February 10th, 2014
This week brings us the release of three pieces of monthly economic data that is relevant to mortgage rates in addition to two Treasury auctions and semi-annual Fed testimony. All of the economic data is set for release the latter part of the week while the other events will take place during the middle days. One of the economic reports is considered highly important to the markets, but the others are not likely to be market movers. Even with a lack of factual data the first half of the week though, we have other events that are likely to cause a fair amount of volatility in the markets and mortgage rates.
There is nothing of concern due Monday, leaving bond trading to be driven by the stock markets. If the major stock indexes move noticeably higher, we will probably see funds move away from bonds and into stocks. This would lead to higher mortgage rates as bond prices and yields move in opposite directions. Mortgage rates tend to follow bond yields, so we prefer to see bond prices go up, pushing yields and rates lower. On the other hand, stock selling could drive yields lower Monday, leading to a downward move in rates.
Newly appointed Fed Chairman Yellen will deliver the Fed’s semi-annual testimony on the status of the economy late Tuesday and Thursday mornings. She will be speaking to the House Financial Services Committee Tuesday morning and the Senate Banking Committee Thursday. Market participants will watch her words very closely. The Fed is required to deliver this testimony twice a year, which is considered to be of extreme importance to the financial markets. We almost always see the markets move as a result of what is said during this testimony. Look for her to address our employment situation, inflation, global financial issues and possibly the Fed’s tapering of QE3 and their impact on the overall economy. Her testimony begins at 10:00 AM ET with a prepared statement which is then followed by Q & A with committee members. Her prepared words are expected to be released at 8:30 AM Tuesday, so we could see a reaction early Tuesday morning. I am expecting to see the markets fluctuate Tuesday morning, possibly affecting mortgage rates also. The first day of testimony usually causes the most volatility because the prepared statement made by the Chairman on the second day often differs little from that of the first day.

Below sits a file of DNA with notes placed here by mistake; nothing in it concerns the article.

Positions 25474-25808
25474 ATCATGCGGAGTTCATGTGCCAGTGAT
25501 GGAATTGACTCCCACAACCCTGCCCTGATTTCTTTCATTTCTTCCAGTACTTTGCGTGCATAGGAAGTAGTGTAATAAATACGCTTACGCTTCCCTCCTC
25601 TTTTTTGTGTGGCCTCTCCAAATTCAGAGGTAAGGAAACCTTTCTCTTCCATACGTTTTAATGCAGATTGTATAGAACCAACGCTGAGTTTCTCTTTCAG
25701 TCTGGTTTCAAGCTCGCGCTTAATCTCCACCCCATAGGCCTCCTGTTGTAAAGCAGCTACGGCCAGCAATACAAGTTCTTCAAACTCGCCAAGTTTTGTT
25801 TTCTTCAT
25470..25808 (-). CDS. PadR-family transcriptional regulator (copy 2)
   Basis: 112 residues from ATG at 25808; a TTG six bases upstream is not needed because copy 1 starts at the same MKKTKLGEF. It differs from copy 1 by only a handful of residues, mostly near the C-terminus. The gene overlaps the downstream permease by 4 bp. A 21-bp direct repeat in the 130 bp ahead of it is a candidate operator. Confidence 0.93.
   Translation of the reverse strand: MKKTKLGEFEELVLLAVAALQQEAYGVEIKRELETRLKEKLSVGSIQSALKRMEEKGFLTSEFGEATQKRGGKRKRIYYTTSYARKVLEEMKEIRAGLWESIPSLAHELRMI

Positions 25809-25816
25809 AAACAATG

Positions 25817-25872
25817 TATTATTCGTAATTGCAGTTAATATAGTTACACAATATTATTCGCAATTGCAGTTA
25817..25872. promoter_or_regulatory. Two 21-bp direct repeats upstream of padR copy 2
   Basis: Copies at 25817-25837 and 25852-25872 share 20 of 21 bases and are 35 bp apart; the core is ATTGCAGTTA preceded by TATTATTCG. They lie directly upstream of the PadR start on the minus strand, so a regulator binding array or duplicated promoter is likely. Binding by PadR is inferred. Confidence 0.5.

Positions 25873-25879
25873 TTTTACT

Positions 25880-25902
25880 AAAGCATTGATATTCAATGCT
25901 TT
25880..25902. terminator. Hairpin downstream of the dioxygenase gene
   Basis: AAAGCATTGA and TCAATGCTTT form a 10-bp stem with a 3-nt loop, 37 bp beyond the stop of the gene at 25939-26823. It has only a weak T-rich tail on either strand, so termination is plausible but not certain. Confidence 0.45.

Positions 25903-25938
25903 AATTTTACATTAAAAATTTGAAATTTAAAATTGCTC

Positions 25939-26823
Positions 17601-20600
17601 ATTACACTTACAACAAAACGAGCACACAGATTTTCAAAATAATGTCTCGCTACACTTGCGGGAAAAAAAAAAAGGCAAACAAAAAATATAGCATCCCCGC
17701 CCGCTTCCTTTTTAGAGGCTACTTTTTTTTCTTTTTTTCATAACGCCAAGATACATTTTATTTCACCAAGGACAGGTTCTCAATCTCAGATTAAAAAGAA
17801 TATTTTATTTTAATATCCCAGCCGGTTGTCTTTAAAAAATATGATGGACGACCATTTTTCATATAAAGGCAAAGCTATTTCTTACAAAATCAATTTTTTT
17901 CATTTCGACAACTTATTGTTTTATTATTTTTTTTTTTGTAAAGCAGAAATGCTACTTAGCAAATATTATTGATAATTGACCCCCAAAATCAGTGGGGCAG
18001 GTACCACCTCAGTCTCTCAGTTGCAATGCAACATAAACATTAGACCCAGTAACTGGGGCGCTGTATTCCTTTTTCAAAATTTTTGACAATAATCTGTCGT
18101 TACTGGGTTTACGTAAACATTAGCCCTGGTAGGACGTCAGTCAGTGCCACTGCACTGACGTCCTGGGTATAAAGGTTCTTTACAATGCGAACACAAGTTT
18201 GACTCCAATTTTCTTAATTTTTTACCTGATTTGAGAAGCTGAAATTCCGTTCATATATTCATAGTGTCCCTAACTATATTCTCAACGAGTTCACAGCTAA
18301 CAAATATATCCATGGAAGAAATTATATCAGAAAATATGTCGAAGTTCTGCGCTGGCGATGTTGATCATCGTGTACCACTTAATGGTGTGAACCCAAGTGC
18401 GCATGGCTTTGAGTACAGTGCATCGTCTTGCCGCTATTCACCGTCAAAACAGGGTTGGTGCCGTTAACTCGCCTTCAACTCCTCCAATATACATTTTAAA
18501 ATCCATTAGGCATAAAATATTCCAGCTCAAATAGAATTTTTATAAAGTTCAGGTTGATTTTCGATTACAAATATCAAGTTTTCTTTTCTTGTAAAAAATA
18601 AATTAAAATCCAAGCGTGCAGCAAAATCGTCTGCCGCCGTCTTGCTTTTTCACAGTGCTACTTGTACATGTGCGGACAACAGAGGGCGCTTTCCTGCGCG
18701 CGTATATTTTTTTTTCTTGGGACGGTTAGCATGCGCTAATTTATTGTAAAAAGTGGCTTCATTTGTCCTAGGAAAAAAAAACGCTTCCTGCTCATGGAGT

The two important Treasury auctions come Wednesday and Thursday when 10-year Notes and 30-year Bonds are sold. The 10-year sale is the more important of the two as it will give us a better indication for demand of mortgage-related securities. If the sales are met with a strong demand from investors, we should see the bond market move higher during afternoon trading the days of the auctions. But a lackluster interest from buyers, particularly international investors, would indicate a waning appetite for longer-term U.S. securities and lead to broader bond selling. The selling in bonds would likely result in upward afternoon revisions to mortgage rates.
This week’s first release is one of the more important ones we get each month. The Commerce Department will post January’s Retail Sales data early Thursday morning. This report is very important to the financial markets because it measures consumer spending. Since consumer spending makes up over two-thirds of the U.S. economy, any related data is watched quite closely. If Thursday’s report reveals weaker than expected retail-level sales, the bond market should thrive and mortgage rates will fall since it would be a sign that the economy is not as strong as many had thought. However, a stronger reading could lead to higher mortgage rates Thursday. Analysts are currently expecting to see no change from December’s level of spending.
Friday has the remaining two reports scheduled. January’s Industrial Production data will be released mid-morning Friday. It gives us a measurement of manufacturing sector strength by tracking output at U.S. factories, mines and utilities and can have a moderate impact on the financial markets. Analysts are expecting to see a 0.3% increase in production from December to January. A decline in output would be good news and should push bond prices higher, lowering mortgage rates Friday.
February’s preliminary reading to the University of Michigan’s Index of Consumer Sentiment will be released late Friday morning. This index measures consumer willingness to spend and also usually has a moderate impact on the financial markets. If it shows an increase in consumer confidence, the stock markets may move higher and bond prices could fall. It is currently expected to come in at 80.2, down from January’s final reading of 81.2. That would indicate consumers were a little less optimistic about their own financial situations than last month and are less likely to make large a purchase in the near future. Since consumer spending makes up over two-thirds of the U.S. economy, this would be considered slightly favorable news for bonds and mortgage pricing.
Overall, Tuesday or Thursday are likely to be the most important days for mortgage rates this week. The calmest will probably be Monday with it being the only day without something of relevance scheduled. The afternoon auctions and late morning starting times for the Fed testimony means there is a good likelihood of seeing intraday revisions to mortgage rates multiple days as the markets react to those events. Therefore, it would be a good idea to maintain contact with your mortgage professional if still floating an interest rate and closing in the near future.